Population: 8,313

Ketchikan is located on the southwest coast of Revillagigedo Island, on Tongass Narrows, 235 miles south of Juneau and 90 miles north of Prince Rupert, BC.

Visitor information: Ketchikan Visitors Bureau, 50 Front St., Ste. 203, Ketchikan 99901; phone 907-225-6166 or 1-800-770-3300; email.

Originally a Tlingit Indian fish camp, settlers moved to the area for the mining and fishing. The first salmon cannery operated here in 1886; gold was discovered nearby in 1898; and Ketchikan was incorporated in 1900.

Ketchikan is Alaska’s first city and first port of call on the Alaska Marine Highway’s Inside Passage sailings from Bellingham, WA, and Prince Rupert, BC. Ketchikan is Alaska’s fifth largest city (after Anchorage, Juneau, Fairbanks and Sitka), supporting 5 public grade schools, 4 parochial grade schools, a junior high school, 2 high schools and the University of Alaska Southeast campus.

Accommodations at motels, hotels and bed-and-breakfasts. Restaurants are located downtown and at Plaza Mall on Tongass Avenue. The Dockside Galley restaurant has 2 locations, north of town at Knudson Cove (Mile 147) and south of town in Saxman (Mile 2.8), phone 907-225-4885. There are gas stations, 2 laundromats with showers, 3 public campgrounds and a Walmart 4 miles from downtown off the Tongass Highway.



  • Visit Creek Street, Ketchikan’s former “red-light district,” where Black Mary, Dolly, Frenchie and others plied their trade for over half a century. Restored houses and newer structures now host a variety of shops.
  • Ride the Cape Fox Hill Funicular 130 vertical feet from Creek Street to the top of Cape Fox Hill and the lobby of the Cape Fox Lodge (small fee).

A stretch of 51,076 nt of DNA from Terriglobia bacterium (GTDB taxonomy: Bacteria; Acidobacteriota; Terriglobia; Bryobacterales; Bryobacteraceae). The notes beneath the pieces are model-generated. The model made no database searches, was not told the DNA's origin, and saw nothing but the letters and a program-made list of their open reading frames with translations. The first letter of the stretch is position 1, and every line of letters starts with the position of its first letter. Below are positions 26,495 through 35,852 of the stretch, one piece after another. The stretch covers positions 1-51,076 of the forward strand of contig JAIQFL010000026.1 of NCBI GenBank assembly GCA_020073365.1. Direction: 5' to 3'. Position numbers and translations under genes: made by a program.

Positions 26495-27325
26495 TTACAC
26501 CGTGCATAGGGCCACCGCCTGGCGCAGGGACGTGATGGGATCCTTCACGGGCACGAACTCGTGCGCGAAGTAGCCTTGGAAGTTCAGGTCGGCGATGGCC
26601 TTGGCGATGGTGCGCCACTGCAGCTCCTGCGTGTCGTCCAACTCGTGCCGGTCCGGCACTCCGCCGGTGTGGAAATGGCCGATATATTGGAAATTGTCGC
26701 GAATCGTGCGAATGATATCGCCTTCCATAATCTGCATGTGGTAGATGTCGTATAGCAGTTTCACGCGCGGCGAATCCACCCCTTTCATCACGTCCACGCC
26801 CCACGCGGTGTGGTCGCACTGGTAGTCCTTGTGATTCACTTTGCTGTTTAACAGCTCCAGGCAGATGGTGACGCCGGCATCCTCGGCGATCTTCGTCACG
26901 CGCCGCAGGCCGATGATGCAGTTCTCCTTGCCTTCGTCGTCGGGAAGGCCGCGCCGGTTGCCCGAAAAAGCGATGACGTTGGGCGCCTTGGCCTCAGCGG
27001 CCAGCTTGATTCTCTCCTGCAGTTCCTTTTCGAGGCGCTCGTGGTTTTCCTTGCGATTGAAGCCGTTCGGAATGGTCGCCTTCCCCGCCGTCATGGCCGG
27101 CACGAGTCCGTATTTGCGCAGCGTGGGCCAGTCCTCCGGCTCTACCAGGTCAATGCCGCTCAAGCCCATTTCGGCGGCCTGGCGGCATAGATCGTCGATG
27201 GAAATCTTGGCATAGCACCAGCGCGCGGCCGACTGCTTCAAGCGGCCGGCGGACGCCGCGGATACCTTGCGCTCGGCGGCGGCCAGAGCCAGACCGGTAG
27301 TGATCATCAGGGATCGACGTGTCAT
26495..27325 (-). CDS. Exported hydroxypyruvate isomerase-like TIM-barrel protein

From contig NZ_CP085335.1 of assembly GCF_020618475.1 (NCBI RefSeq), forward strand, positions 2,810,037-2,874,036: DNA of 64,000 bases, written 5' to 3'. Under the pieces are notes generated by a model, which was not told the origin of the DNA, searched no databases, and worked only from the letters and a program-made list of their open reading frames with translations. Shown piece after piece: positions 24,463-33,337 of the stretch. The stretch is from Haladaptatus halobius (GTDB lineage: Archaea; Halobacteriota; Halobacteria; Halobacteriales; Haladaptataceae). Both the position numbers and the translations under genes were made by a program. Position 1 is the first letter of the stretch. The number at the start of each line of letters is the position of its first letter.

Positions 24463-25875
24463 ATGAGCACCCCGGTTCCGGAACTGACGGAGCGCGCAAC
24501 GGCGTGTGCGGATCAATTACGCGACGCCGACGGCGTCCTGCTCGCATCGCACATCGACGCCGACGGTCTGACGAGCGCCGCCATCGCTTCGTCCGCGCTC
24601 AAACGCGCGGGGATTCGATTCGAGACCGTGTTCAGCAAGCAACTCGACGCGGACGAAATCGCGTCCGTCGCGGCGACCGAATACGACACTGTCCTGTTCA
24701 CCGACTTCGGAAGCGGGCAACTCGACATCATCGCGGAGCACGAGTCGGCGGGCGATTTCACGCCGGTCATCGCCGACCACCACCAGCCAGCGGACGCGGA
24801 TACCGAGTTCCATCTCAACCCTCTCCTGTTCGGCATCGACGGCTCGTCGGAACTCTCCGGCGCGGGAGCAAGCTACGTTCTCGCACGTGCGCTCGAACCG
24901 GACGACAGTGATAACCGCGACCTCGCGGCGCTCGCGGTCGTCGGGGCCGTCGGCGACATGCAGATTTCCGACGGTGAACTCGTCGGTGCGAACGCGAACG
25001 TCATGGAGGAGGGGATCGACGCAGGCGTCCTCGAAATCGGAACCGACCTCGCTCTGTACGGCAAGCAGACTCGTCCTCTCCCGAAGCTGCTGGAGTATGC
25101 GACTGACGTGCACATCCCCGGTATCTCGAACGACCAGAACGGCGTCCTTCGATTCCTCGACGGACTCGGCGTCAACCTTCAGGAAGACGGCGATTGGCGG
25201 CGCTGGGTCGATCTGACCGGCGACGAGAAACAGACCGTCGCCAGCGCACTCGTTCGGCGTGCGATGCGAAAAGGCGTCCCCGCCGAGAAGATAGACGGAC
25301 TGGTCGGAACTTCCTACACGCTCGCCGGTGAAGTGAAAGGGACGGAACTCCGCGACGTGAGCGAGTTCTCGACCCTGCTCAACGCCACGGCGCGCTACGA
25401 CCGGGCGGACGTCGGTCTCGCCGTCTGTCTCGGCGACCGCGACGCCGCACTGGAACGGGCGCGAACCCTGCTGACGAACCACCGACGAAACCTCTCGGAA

• Stop by Southeast Alaska Discovery Center at 50 Main St., for trip planning assistance, information on Alaska public lands, and interpretive exhibits on Native culture and southeast Alaska history and resources.
  • Totem Heritage Center houses 33 totem poles and fragments retrieved from deserted Tlingit and Haida Indian villages. This national landmark collection comprises the largest exhibit of original totems in the United States.
  • Catch the Great Alaskan Lumberjack Show (3–5 times daily, May–September).
  • Ketchikan has an abundance of tour opportunities, from narrated trolley rides and historical sightseeing cruises to flightseeing tours, kayaking trips and canopy tours.
  • Tour Misty Fiords National Monument by boat, floatplane or small ship Alaska cruise.
  • Tongass Historical Museum features photos and artifacts of early-day Ketchikan and its development from Native fish camp to Alaska’s “First City.” Under renovations in summer 2017, a temporary gallery will be available for viewing.
  • Saxman Totem Park, 2.3 miles south of downtown, has 21 totems and a clan house. Guided tours include demonstrations at the Carving Center and performances by the Cape Fox Dancers at the Beaver Tribal House.
  • Totem Bight State Historical Park, 10 miles north of downtown, contains an excellent model of a Tlingit community house and 14 totems in a beautiful wooded setting.